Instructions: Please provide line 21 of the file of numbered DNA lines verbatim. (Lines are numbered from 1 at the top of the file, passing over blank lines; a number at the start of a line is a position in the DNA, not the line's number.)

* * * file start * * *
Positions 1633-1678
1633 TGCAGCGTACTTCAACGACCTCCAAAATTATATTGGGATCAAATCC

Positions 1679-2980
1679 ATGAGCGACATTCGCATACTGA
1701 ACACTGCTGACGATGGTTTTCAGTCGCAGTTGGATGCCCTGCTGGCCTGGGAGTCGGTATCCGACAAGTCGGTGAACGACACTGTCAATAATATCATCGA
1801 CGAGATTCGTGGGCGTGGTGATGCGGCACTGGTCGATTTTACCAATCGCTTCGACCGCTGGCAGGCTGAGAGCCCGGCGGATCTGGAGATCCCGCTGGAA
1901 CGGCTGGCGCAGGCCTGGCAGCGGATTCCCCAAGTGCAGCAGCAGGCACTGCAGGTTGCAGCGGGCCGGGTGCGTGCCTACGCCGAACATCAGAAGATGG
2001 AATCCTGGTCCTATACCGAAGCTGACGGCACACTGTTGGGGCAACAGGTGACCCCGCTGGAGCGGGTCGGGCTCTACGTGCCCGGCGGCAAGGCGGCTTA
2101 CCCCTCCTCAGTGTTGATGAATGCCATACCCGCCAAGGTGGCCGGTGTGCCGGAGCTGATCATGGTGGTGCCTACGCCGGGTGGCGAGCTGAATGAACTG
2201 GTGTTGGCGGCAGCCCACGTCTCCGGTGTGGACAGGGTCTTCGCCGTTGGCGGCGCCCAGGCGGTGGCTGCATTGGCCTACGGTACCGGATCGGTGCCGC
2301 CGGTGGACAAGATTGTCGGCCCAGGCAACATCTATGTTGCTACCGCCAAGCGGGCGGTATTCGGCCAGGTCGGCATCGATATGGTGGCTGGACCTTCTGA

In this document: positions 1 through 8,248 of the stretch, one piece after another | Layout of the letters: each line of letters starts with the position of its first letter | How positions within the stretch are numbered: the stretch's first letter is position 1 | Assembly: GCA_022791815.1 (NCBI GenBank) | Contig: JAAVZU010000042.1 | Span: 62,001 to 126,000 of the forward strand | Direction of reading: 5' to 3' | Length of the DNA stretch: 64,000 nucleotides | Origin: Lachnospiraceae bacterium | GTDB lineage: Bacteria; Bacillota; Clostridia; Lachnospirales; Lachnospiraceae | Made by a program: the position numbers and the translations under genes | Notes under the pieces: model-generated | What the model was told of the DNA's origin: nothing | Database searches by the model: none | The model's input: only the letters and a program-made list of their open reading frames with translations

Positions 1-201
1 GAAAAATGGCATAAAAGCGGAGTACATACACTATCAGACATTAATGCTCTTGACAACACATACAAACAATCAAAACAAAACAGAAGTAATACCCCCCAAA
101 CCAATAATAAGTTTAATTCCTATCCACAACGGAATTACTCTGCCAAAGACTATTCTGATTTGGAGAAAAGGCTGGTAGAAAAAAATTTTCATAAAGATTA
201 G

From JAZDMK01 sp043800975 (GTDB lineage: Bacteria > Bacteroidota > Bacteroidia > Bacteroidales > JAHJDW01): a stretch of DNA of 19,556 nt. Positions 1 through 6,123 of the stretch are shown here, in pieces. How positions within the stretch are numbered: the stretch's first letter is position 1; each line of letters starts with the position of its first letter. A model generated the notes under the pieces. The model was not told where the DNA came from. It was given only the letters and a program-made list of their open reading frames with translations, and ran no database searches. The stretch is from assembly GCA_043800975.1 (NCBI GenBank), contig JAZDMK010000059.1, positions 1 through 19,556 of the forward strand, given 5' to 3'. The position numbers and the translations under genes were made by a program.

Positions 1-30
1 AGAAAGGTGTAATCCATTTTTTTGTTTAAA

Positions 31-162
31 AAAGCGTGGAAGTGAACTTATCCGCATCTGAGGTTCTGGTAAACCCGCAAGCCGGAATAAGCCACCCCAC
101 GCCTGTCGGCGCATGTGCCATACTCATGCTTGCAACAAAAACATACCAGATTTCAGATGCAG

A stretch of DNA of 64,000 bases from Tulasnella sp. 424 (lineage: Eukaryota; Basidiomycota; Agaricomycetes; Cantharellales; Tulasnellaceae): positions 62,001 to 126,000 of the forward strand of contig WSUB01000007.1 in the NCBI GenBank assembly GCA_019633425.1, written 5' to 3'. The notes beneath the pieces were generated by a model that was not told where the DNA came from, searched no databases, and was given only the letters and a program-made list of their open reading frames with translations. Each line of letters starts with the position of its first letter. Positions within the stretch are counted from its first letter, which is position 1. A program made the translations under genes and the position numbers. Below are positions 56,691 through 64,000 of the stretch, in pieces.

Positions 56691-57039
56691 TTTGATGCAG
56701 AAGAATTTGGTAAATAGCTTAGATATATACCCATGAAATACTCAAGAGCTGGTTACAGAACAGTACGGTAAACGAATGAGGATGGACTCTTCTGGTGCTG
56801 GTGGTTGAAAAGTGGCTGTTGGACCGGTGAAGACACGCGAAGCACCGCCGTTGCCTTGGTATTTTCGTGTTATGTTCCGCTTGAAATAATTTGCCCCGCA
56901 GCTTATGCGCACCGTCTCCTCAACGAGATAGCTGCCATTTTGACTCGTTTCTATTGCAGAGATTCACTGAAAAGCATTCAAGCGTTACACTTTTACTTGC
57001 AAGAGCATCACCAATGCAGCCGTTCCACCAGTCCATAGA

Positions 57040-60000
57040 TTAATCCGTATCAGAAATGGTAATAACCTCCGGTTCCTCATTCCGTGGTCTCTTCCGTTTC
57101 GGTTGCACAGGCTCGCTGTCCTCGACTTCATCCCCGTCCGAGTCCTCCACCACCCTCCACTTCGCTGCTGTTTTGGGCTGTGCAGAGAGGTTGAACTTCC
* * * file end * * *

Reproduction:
31 AAAGCGTGGAAGTGAACTTATCCGCATCTGAGGTTCTGGTAAACCCGCAAGCCGGAATAAGCCACCCCAC